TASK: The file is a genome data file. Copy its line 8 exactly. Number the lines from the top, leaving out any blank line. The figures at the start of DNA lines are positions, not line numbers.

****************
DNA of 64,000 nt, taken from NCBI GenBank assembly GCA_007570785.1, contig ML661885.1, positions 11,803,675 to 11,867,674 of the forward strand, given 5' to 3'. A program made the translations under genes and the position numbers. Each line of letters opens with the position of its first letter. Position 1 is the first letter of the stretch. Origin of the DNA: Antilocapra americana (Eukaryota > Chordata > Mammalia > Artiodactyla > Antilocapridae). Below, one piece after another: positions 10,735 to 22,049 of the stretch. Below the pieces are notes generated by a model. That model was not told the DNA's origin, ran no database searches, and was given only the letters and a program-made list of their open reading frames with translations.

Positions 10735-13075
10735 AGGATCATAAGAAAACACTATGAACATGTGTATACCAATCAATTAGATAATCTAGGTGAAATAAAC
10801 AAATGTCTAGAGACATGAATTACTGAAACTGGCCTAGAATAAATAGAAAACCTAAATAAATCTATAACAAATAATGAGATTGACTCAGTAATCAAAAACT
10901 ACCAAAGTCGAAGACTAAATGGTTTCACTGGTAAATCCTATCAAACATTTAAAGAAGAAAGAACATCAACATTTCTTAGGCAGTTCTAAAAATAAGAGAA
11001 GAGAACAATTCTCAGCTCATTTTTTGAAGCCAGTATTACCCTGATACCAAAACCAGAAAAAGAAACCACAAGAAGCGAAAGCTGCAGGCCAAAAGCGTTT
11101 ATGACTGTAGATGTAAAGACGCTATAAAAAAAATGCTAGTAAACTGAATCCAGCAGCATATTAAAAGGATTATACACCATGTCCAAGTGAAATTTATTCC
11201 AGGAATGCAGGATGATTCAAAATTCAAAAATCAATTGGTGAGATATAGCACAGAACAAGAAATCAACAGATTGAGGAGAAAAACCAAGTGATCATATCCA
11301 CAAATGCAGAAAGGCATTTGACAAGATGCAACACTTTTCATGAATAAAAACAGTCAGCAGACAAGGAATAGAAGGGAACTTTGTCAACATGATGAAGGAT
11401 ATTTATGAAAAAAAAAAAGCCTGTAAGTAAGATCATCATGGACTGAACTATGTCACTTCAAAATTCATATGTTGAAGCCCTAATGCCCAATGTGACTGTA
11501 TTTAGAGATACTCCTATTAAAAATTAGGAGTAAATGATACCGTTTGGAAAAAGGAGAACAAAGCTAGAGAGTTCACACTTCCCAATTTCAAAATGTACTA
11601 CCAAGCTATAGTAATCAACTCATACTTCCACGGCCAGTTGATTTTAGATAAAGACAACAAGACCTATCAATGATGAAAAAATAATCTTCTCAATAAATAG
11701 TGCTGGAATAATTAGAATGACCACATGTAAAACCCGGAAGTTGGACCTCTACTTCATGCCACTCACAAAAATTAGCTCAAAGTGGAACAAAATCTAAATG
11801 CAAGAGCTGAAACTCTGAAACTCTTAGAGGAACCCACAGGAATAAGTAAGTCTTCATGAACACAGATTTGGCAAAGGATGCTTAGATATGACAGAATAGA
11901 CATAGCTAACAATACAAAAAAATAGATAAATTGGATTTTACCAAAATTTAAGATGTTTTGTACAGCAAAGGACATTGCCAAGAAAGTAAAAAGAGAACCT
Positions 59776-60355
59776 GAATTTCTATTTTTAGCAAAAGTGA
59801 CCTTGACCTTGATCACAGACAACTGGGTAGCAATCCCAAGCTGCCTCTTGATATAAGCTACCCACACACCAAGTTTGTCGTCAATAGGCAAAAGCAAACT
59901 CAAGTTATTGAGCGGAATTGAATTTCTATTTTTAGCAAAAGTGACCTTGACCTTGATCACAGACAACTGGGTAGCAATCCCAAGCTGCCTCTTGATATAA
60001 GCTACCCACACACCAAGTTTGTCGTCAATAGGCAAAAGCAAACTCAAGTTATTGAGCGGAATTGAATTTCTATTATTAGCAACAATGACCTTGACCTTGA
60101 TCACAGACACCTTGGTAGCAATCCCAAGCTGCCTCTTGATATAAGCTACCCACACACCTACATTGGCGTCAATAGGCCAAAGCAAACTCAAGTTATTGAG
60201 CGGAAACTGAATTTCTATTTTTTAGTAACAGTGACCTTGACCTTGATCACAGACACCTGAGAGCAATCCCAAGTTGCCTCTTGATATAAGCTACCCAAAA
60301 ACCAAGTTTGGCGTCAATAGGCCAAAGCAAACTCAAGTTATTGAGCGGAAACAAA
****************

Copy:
11201 AGGAATGCAGGATGATTCAAAATTCAAAAATCAATTGGTGAGATATAGCACAGAACAAGAAATCAACAGATTGAGGAGAAAAACCAAGTGATCATATCCA